"If he was for it, we had to be against it."
-- Former U.S. Sen. George Voinovich quoted in "The New New Deal" by Michael Grunwald
The GOP is an incoherent mess. Republican-on-Republican rhetorical violence has become commonplace. Party members find themselves mulling whether to break away and form a third party or unite behind a coarse, blustering bigot whose scapegoating and strongman rhetoric has Holocaust survivors comparing him to Hitler.
The situation is so objectively and transparently grim that many on the right no longer even bother to spin it. "I'm a lifelong Republican," tweeted historian Max Boot last week, "but (the) Trump surge proves that every bad thing Democrats have ever said about GOP is basically true."
"It would be terrible," wrote Wall Street Journal columnist Bret Stephens last week, "to think that the left was right about the right all these years."
But it can be argued that Mr. Trump is less the cause than an inevitable effect of the party's looming disintegration. It can be argued that what's really destroying the Republican Party is the Republican Party.
The popular storyline goes that voters are seeking political outsiders this year in their frustration over a government where the legislative gears are frozen and nothing gets done. What that storyline forgets is that this gridlock was by design, that GOP leaders held a meeting on the very evening of the president's first inauguration and explicitly decided upon a policy of non-cooperation to deny him anything approaching a bipartisan triumph.
The party followed this tactic with such lockstep discipline and cynical disregard for the national welfare that in 2010, seven Republican co-sponsors of a resolution to create a deficit reduction task force voted against their own bill because Mr. Obama came out for it. They feared its passage might make him look good.
In the book quoted above, Michael Grunwald distilled the GOP's thinking as follows: "As long as Republicans refused to follow his lead, Americans would see partisan food fights and conclude that Obama had failed to produce change."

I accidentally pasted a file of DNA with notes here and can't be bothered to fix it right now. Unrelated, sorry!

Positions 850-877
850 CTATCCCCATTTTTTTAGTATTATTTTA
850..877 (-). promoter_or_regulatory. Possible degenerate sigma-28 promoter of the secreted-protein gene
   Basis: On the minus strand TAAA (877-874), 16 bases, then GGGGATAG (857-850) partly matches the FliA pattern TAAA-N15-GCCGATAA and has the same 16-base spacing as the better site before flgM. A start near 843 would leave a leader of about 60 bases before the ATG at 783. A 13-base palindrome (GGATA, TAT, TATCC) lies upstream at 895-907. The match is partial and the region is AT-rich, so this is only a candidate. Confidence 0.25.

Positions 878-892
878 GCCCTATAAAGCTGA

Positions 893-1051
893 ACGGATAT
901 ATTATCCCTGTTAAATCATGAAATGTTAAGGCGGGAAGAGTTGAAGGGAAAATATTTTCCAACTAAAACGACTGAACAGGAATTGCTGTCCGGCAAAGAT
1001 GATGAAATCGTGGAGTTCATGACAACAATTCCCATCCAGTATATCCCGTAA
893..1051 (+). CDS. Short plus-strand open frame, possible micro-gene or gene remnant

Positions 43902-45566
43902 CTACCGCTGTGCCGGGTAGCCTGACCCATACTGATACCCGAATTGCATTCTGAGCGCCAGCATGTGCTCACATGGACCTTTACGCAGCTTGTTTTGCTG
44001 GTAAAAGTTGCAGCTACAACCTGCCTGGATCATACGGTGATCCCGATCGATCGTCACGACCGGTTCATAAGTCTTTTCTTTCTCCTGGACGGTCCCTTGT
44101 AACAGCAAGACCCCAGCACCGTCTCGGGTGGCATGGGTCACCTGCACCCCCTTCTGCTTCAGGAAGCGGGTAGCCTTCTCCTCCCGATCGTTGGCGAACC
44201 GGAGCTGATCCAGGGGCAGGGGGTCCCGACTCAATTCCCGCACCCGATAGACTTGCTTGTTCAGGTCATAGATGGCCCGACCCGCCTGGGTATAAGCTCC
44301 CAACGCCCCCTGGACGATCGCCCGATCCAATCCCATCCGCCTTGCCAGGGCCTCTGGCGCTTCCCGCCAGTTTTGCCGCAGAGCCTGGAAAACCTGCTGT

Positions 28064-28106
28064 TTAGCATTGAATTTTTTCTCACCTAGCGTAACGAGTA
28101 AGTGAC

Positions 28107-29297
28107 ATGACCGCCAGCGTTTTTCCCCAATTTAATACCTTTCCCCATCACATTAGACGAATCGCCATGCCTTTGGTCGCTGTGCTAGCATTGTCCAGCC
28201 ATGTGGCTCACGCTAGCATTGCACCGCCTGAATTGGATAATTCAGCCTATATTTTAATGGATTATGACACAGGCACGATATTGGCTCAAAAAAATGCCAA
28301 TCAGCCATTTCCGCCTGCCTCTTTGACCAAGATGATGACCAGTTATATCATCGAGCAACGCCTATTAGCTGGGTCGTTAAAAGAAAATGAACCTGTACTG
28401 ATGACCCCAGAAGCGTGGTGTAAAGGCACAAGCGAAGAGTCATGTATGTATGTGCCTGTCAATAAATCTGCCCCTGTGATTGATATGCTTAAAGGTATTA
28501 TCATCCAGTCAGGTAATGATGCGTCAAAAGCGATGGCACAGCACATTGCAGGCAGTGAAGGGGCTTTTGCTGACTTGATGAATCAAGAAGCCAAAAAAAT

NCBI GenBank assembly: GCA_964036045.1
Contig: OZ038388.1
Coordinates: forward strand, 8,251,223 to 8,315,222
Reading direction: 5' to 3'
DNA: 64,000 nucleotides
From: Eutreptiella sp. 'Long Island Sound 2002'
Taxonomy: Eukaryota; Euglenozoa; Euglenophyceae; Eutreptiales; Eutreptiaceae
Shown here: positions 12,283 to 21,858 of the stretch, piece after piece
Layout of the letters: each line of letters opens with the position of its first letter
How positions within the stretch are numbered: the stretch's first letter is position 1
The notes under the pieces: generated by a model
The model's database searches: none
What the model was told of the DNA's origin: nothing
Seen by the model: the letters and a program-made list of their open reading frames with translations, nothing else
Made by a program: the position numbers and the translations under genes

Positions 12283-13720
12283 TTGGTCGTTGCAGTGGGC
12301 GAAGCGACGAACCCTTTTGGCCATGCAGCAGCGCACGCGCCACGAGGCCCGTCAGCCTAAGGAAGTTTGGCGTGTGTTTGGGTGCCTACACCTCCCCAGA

Republicans and their media accomplices buttressed that strategy with a campaign of insult and disrespect designed to delegitimize Mr. Obama. With their endless birther stupidity, their death panels idiocy, their constant budget brinksmanship and their cries of, "I want my country back!" they stoked in the public nothing less than hatred for the interloper in the White House who'd had the nerve to be elected president.
And the strategy worked, hobbling and frustrating Mr. Obama. But as a bullet doesn't care who it hits and a fire doesn't care who it burns, the forces of ignorance and unreason, grievance and fear the Republicans calculatedly unleashed have not only wounded the president. No, it becomes more apparent every day that those forces have gravely wounded politics itself, meaning the idea that we can -- or even should -- reason together, compromise, form consensus.
There is a sense of just deserts in watching panicked Republicans try to stop Mr. Trump as he goose-steps toward coronation, but it is tempered by the realization that there's far more at stake here than the GOP's comeuppance.
This is our country we're talking about. This is its future we choose in November. And any future presided over by "President Trump" is too apocalyptic to contemplate. Yet, the possibility is there, and that's sobering.
It is bad enough the Republicans may have destroyed themselves. One wonders whether they will take America with them.
Leonard Pitts is a columnist for The Miami Herald. His email is email@example.com.